With the September 30 deadline soon approaching, for the return of the old generation notes, some Kenyans have been wondering what happens after the money is given back to the Central Bank of Kenya.
It has now been revealed that after all the Ksh1,000 notes have been withdrawn, they will be shredded and burned into ashes in Nairobi’s Kariobangi area.
According to individuals privy to the process, the notes will be transported in trucks to the headquarters where they will be received, verified and stored in a deoxygenated room under the strict supervision of trustees and police officers.
A date will then be set within the week where the notes will be cut into finer shreds and packed in sacks before being transported to Kariobangi North, near the market.
There, the notes will be burned in the open under the watch of armed police officers.
“It is a rigorous process which leaves no room for someone to think of keeping some in his or her packets. Just like any other monies that are received at CBK, they are all under tight security,” claimed a source who divulged to The Star.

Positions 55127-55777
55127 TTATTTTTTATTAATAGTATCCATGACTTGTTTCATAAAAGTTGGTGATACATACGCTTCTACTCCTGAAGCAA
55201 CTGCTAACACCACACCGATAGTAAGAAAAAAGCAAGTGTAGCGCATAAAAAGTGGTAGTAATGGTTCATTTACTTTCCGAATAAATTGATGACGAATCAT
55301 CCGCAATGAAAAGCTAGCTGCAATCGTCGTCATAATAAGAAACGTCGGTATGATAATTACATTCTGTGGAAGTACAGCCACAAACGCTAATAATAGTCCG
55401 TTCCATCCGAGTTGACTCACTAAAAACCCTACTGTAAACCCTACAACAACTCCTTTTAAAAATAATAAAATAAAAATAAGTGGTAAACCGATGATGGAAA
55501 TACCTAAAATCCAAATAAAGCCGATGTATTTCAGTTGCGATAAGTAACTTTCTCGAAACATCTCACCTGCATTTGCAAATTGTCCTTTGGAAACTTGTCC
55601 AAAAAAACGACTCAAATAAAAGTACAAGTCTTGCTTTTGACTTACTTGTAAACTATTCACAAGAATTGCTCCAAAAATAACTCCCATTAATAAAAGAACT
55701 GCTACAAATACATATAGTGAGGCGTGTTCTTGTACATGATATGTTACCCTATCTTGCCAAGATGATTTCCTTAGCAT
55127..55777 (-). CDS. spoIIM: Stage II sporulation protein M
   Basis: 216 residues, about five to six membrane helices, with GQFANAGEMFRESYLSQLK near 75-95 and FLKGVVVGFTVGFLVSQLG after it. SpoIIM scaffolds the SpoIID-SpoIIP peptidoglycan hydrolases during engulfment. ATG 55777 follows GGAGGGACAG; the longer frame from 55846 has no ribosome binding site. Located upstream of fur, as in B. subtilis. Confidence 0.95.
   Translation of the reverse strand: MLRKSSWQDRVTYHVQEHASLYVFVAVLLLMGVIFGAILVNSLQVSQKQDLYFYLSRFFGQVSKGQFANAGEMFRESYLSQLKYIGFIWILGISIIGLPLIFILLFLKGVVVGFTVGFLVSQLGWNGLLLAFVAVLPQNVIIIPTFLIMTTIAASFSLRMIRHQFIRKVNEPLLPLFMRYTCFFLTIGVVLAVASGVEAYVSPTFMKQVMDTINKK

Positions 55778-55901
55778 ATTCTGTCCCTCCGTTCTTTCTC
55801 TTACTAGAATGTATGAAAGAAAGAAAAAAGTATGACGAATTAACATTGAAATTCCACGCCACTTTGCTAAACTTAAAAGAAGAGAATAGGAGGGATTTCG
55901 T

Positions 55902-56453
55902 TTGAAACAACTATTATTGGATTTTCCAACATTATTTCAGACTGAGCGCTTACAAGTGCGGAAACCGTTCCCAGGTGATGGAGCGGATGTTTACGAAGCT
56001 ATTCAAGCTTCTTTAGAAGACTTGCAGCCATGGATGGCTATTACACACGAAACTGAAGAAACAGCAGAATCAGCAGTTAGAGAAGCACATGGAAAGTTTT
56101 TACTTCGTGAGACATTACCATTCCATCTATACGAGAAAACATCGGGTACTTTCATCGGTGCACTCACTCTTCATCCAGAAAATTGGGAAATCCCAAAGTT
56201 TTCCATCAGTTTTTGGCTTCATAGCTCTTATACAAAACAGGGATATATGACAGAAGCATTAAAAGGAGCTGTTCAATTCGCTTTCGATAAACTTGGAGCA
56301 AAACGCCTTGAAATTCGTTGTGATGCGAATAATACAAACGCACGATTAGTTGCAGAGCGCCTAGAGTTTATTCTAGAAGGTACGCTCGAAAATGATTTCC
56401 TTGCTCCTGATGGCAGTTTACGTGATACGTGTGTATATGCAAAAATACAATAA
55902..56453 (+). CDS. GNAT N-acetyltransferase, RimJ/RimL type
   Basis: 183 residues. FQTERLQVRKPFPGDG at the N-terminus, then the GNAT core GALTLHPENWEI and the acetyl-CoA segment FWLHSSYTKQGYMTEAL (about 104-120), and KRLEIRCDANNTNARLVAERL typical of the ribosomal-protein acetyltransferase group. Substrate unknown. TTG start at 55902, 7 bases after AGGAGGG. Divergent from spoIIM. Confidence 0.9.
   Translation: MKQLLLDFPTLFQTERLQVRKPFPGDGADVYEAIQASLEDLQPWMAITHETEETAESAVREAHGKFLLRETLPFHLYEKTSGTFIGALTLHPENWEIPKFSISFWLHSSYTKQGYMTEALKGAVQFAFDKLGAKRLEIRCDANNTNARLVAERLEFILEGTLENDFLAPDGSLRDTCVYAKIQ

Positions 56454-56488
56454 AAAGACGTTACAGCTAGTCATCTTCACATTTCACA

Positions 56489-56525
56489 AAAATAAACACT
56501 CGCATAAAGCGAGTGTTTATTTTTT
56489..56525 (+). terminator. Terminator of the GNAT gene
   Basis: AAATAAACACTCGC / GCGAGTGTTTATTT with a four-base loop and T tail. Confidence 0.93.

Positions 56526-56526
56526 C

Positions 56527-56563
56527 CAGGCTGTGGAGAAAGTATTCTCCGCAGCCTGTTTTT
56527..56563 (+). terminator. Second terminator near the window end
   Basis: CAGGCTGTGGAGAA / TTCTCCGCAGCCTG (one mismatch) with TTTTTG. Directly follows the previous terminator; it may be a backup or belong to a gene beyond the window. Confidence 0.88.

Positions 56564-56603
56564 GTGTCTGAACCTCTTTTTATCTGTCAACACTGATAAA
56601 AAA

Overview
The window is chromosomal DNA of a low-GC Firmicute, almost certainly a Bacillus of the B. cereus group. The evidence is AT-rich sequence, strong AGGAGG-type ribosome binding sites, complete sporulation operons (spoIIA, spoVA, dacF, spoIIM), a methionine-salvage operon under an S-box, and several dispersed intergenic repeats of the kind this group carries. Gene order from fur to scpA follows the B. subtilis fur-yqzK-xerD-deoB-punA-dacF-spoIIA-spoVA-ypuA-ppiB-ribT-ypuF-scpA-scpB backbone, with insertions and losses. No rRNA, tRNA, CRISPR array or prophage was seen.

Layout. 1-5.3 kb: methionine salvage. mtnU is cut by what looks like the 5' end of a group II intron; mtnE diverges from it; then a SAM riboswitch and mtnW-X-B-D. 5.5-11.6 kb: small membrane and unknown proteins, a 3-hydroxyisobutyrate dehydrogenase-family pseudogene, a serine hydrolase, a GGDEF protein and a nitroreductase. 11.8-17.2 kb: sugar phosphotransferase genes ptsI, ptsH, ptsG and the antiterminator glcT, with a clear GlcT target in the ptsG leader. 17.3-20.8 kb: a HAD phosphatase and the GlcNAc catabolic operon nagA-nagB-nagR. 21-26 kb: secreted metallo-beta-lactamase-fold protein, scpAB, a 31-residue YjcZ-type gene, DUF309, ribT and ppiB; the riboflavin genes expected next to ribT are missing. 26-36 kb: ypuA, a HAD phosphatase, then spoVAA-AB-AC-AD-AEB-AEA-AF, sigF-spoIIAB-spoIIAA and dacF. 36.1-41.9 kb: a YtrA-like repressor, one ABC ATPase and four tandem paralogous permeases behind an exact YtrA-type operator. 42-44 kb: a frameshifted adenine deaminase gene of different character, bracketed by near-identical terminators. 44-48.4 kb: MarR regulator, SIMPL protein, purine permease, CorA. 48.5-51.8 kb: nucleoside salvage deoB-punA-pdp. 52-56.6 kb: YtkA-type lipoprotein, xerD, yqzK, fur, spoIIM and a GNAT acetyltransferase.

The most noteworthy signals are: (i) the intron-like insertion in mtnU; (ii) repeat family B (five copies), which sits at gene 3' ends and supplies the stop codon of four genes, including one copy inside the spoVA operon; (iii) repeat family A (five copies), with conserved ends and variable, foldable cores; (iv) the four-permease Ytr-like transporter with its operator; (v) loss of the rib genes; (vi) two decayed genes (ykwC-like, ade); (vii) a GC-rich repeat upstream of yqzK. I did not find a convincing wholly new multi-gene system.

Confirming the claims, CBK communications officer Wallace Kantai noted that CBK is mandated to control the money supply and confirmed the old notes are shredded.
“The notes would be shredded just like old notes that are destroyed and replaced with new ones,” Kantai mentioned.
Following the launch of the new generation notes by President Uhuru Kenyatta and CBK Governor Patrick Njoroge during the 56th Madarak Day celebrations, Kenya has been withdrawing the old Ksh1,000 note with a new note in an exercise expected to be completed by October 1.
After which the old notes will not be recognizable through an ATM, a vending machine, or another electronic reader after the deadline.
CBK Governor Patrick Njoroge exclaimed: “By gazette notice no 4849 of May 31, 2019, all older Sh1,000 banknotes shall be withdrawn and will cease to be legal tender on October 1, 2019. All other denominations are unaffected and will continue to circulate alongside the new generation banknotes.”